In addition to T regulatory cells, dendritic cells can be cultured in vitro for in vivo applications. Dendritic cells are known as the most potent antigen-presenting cells and play a vital role in the control of immune homeostasis. Dendritic cells initiate T cell-mediated immunity and maintain immune tolerance in the periphery through activation of T regulatory cells and other mechanisms. Dendritic cells are the only professional antigen-presenting cells, as their main function is to prime naive T cells. They are the exclusive antigen-presenting cell subset capable of potentiating T regulatory cell proliferative and suppressive functions both in vitro and in vivo. As such, dendritic cells are at the crossroad of pathogenesis and therapy of autoimmune diseases like type 1 diabetes. Together with T regulatory cells, dendritic cells have been a main target for both in vitro and in vivo approaches to treat type 1 diabetes. The exact mechanism of tolerance induction by dendritic cells in diabetes remains to be established, but it likely includes inhibition and killing of effector T cells and induction of regulatory T cells (Feili-Hariri et al., 2006, Nikolic et al., 2009).
A dendritic cell clinical phase I safety trial is currently being conducted with type 1 diabetic patients (Phillips et al., 2009). The proposed studies describe a randomized trial to evaluate the safety of a new diabetes-suppressive cell vaccine, consisting of autologous monocyte-derived dendritic cells treated ex vivo with antisense phosphorothioate modified oligonucleotides targeting the primary transcripts of the dendritic cell co-stimulatory molecules CD40, CD80, and CD86 (immunoregulatory dendritic cells; iDC). Fifteen patients exhibiting fully-established, insulin-dependent type 1 diabetics, without any diabetes-related complications, infectious disease, or other medical anomaly, have been enrolled to establish safety of the approach. 7/15 patients have been administered autologous control dendritic cells and 8/15 patents have been administered immunoregulatory dendritic cells. The study is anticipated to be complete within a twelve month period.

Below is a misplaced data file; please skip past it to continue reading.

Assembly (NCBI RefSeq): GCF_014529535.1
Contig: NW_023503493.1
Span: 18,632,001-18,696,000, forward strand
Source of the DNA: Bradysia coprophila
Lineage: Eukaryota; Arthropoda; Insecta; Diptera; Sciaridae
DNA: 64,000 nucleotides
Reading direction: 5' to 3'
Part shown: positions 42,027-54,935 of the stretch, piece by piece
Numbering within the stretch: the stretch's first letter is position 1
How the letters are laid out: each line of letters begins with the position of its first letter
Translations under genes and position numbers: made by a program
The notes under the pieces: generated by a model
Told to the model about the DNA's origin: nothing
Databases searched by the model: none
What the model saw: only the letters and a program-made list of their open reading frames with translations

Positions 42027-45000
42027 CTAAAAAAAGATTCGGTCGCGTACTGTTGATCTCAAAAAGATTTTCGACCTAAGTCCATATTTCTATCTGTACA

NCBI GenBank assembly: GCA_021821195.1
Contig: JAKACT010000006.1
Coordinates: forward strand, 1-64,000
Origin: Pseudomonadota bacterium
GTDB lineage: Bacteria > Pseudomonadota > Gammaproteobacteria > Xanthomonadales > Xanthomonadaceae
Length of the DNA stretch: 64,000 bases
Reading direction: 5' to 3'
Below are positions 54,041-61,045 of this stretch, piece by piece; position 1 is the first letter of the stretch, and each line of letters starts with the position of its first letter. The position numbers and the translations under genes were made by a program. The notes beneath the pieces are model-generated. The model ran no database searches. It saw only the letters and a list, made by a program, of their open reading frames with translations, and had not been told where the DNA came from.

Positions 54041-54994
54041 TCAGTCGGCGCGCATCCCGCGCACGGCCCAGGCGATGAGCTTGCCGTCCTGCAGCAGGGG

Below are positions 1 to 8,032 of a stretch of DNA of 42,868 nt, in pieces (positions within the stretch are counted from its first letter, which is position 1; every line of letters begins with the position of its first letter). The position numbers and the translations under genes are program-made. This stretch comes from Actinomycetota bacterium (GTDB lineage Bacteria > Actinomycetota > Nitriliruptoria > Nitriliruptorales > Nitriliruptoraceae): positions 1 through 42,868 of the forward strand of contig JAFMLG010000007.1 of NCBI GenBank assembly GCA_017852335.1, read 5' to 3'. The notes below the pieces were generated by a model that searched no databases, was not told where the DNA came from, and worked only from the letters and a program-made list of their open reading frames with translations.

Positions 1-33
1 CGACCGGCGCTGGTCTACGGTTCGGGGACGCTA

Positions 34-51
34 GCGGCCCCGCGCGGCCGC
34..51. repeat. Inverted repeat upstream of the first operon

Solely expanding cell population in vitro may not be sufficient as a therapy for an organ specific autoimmune disease, since it will be a systemic treatment and may be inducing significant off-target effects, such as general immuno-suppression that will compromise beneficial immune responses to infections and cancers. In addition, current methodologies are limited in terms of the capacity to isolate and expand a sufficient quantity of endogenous antigen specific human cells for therapeutic intervention at low cost. Even a T regulatory cell induced with antigen specificity possesses bystander suppressive function (Brusko et al., 2010, Masteller et al., 2005), and the induced antigen specific T regulatory cells could quickly revert to Foxp3 negative CD4 T cells in a Foxp3 transgenic mouse model (Koenecke et al., 2009). Therefore, significant improvements may have to be made before cellular therapies can be safely applied to humans.
3.2. Cytokine therapies